NEWPORT, Ky. — For kids experiencing homelessness, life can be filled with uncertainty.
A new after-school program at Newport Intermediate School aims to replace that uncertainty with a sense of belonging.
The program is a partnership between Newport Independent Schools and UpSpring, the nonprofit formerly known as Faces Without Places that provides educational experiences for Greater Cincinnati children experiencing homelessness.
About a dozen kids in third, fourth and fifth grades are part of the weekly after-school program, which the students decided to name Club Diversity Wildcats.
WCPO photojournalist Emily Maxwell and I visited on Feb. 8 — the group’s third meeting since it launched on Jan. 25. It was a special day because international visitors were there with the Greater Cincinnati World Affairs Council. Students had prepared to interview the guests and record the interviews on iPads to show how schools in the U.S. use technology.
For the half dozen adults there through the U.S. Department of State’s International Visitor Leadership Program, the time at Newport Intermediate was one of several stops during a packed agenda.
For the members of Club Diversity Wildcats, it was an opportunity to learn about different cultures, interact with adults and build skills they didn’t even know they had.
Consider 9-year-old Hevaunly.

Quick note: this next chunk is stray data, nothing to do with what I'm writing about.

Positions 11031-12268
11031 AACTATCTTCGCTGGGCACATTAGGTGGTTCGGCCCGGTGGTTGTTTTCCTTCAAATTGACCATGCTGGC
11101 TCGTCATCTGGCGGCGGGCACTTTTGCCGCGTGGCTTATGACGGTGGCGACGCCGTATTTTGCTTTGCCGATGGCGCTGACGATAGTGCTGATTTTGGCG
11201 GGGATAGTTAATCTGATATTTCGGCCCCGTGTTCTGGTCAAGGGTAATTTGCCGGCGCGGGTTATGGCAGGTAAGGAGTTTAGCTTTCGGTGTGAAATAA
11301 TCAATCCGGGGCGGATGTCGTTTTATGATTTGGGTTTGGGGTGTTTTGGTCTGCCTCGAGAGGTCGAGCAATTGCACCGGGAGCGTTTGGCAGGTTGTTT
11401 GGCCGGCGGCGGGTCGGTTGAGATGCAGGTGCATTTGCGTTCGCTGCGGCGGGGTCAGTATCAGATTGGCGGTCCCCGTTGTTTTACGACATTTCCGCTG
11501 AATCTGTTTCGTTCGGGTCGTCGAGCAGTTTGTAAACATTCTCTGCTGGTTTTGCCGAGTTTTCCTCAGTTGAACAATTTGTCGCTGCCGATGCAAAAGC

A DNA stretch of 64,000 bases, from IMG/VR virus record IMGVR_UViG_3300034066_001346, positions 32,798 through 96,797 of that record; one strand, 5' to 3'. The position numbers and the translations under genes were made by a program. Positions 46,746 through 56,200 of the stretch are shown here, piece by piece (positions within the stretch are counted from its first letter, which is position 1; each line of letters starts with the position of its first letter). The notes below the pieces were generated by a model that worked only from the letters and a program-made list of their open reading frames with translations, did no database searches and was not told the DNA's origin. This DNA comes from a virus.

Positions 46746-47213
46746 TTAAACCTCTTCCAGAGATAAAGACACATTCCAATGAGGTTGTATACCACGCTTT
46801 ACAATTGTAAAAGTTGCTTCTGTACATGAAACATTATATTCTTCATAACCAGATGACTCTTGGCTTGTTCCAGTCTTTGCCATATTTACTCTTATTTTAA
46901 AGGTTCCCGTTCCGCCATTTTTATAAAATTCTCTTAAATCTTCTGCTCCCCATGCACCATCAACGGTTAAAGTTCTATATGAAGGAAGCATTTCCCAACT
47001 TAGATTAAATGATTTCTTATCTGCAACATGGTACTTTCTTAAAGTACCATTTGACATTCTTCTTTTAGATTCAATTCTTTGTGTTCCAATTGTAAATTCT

For an hour, she was more than just a third-grader at Newport Intermediate. She was an interviewer, locking eyeballs with Narine Isakhanian, deputy director and computer science teacher at Moscow School in Russia.
Written by: Lucy May, Live Reporter, WCPO
On the other side of the river! The international visitors visited William Henry Harrison High School!
HARRISON, Ohio – Harrison High School’s push to integrate more technology into coursework has drawn admirers from six countries to see what they’re doing right.
The school’s robotics lab, biomedical lab and other high-tech offerings drew educators from India, the Palestinian Territories, Russia, South Africa, Trinidad & Tobago and Tunisia.
They spent Monday morning at the school as part of a U.S. State Department international leadership program designed to highlight best practices in schools across the country. Greater Cincinnati World Affairs Council Executive Director Michelle Harpenau said she directed the State Department to Harrison because of the school’s many hands-on high tech offerings.
Under the leadership of Principal Davis Baker, Harrison has aggressively expanded its tech offerings, with an emphasis on courses that carry college credit either through Ohio’s College Credit Plus program or through Advanced Placement courses.
The schools’ 16 AP courses are among the most offered by any Greater Cincinnati high school.
“We’re teaching our kids that college is the new high school,” Baker told the group.
Written by: Bob Driehaus, WCPO, Education Reporter